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Marta Lamovsek: Visualizing the inner warrior queen

Marta Lamovsek is not someone you would easily forget. If you’ve met her, or if you’ve been lucky to be photographed by her, you would have had the unique experience of looking at yourself through a lens that frames your inner warrior. 

Known for her vividly beautiful portraits, Marta’s ICONBOOTH is an installation that came to life in 2018. It fits right at home in the diverse and ever-changing culture of the United Arab Emirates, utilizing the unique elements that come from decades of artisanal creativity to create a style of her own. 

The subjects in her photographs are donned in colorful garments and patterns, as well as jewelry and headpieces that Marta finds on her strolls through souqs and Dubai’s Satwa markets. 

Nearly two decades ago at the age of 22, she saw a stunning portrait of a woman on the wall of a restaurant. This brought on what she calls her lightbulb moment. She took that newfound inspiration and bought herself a camera, shooting photos for the first time in her life with intention. 

“I don’t really think things through. Inspiration comes to me out of nowhere. My intuition is very strong,” she says. “The first negative I developed, there was like 36 faces, and maybe a cat.”

Growing up she was naturally more inclined to drawing portraiture, but after moving to London in 2009 to pursue a postgraduate course at Central Saint Martins, she worked predominantly in publishing and fashion photography, still finding her way to who she was becoming. 

“Fashion allowed me to be a storyteller. It gave me that creativity and ability to envision stories,” she says. “But that only happens, unfortunately, when I create the story and I have my own direction and I build the whole thing. When I do these for clients…its another story and I realized that it’s not for me.”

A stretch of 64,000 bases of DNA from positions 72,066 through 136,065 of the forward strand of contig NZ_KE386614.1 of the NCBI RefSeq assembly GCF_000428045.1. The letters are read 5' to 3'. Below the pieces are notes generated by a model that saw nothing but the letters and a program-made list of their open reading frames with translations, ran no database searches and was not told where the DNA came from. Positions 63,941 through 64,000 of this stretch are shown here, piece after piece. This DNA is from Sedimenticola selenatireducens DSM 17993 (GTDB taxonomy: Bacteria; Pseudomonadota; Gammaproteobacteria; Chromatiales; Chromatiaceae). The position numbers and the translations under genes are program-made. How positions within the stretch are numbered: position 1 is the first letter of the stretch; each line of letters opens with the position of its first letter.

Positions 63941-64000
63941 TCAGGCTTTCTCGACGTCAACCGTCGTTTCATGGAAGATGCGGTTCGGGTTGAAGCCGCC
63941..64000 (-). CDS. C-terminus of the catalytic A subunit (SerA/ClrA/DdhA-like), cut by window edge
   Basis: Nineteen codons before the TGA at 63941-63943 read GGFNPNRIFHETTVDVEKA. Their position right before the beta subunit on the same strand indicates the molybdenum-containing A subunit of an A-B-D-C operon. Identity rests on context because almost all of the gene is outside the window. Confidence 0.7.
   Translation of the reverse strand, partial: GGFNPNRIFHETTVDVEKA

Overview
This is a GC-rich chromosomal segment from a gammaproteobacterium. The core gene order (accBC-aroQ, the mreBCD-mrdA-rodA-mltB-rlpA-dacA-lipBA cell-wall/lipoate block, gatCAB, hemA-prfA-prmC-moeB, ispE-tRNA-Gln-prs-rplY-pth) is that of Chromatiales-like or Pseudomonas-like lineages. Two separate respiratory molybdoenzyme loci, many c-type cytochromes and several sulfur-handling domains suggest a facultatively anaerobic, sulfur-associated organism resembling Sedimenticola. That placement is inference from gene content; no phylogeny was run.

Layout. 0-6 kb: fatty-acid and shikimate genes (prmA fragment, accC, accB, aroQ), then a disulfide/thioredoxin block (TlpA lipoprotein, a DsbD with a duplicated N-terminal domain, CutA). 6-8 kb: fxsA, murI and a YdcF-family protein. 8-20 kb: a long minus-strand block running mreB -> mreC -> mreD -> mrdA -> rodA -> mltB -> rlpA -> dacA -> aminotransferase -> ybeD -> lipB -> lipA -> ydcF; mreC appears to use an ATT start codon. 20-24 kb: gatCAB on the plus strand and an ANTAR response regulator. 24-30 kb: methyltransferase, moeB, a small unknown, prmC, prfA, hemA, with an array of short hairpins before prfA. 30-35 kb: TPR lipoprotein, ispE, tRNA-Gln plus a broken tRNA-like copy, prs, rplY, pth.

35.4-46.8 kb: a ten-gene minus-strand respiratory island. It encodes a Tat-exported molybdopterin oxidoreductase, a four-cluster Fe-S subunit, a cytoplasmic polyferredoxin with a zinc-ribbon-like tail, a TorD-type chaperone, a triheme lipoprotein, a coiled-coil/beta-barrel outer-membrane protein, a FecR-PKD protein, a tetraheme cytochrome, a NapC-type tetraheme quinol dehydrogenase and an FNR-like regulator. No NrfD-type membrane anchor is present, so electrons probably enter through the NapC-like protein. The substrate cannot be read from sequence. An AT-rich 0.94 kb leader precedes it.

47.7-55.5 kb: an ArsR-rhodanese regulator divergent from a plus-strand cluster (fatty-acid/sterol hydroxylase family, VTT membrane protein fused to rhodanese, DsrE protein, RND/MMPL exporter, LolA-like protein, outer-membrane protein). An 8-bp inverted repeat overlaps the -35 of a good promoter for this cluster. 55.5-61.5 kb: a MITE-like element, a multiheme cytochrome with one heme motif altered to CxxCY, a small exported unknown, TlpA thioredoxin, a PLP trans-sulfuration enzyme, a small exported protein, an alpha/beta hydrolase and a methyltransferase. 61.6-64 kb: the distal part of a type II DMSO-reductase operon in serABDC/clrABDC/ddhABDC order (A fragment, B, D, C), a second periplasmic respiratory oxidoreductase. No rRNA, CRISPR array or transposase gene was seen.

While in London, she would roam the streets and ask strangers if she could take their picture. Her unique ability to make the most camera-shy strangers comfortable is her secret ingredient and is a skill that she developed intrinsically over years by photographing hundreds of people. 

Born in Yugoslavia and raised there well into her teens, Marta remembers a country that no longer exists and says that she feels as though she is a tourist every time she visits Slovenia now. 

“I feel like I have a certain identity crisis,” she says, “People ask me, how come you’re so inspired by and attached to this Middle Eastern culture that is not yours?” 

A surprise turn of events brought her to the UAE five years ago. Following a trip to Dubai for a project, Marta felt like she found the perfect dream set for her photoshoots. Entranced by the diversity and culture, she would wander the souqs for hours, collecting garments, jewelry, and props that she now uses for her portraits. 

“People say it’s cultural appropriation, but if only they knew how much I love these places,” she says. “I go to more humble places in Dubai, have a karak there, and talk to people who work there about their work and life and family in Pakistan. I don’t put myself in that position I naturally gravitate to that and it fills my heart.”

There is a transformative element in her work. She is fuelled by the challenge of bringing out the inner beauty of someone who walks into her studio guarded, wearing plain clothes, and with their best camera smile on. 

“There is an element in my photography that is mine, and that is the need to bring a person’s spirit, honesty, and grace out, even when they have a mask on for society to showcase the best version of themselves,” she says. 

“In my space, I have this desire to strip a person of that and just bring out the pure soul.”

The characters she creates take on an aura of spiritual warriors. “Somebody looks at the photograph, looks at themselves, and thinks oh, I didn’t know I’m so beautiful,” she says. “When I bring a person into this spiritual place, I have a feeling that I have a healer in me that has not come out yet, but it is somehow showing through the work that I do.”

Right now, Marta loves and lives for the work that she does, but she believes that it is necessary to go through stages of doing what you don’t love and having faith that you will come upon your most authentic self. 

During this recent pandemic, Marta says she went into “pandemic paranoia” driven by an uncertainty about how she could continue doing her job. Eventually, she was able to sit with her work and imagine new elements she wants to bring to the ICONBOOTH, massively transforming something that is already transforming the way we look at ourselves. Find Marta: http://martalamovsek.com/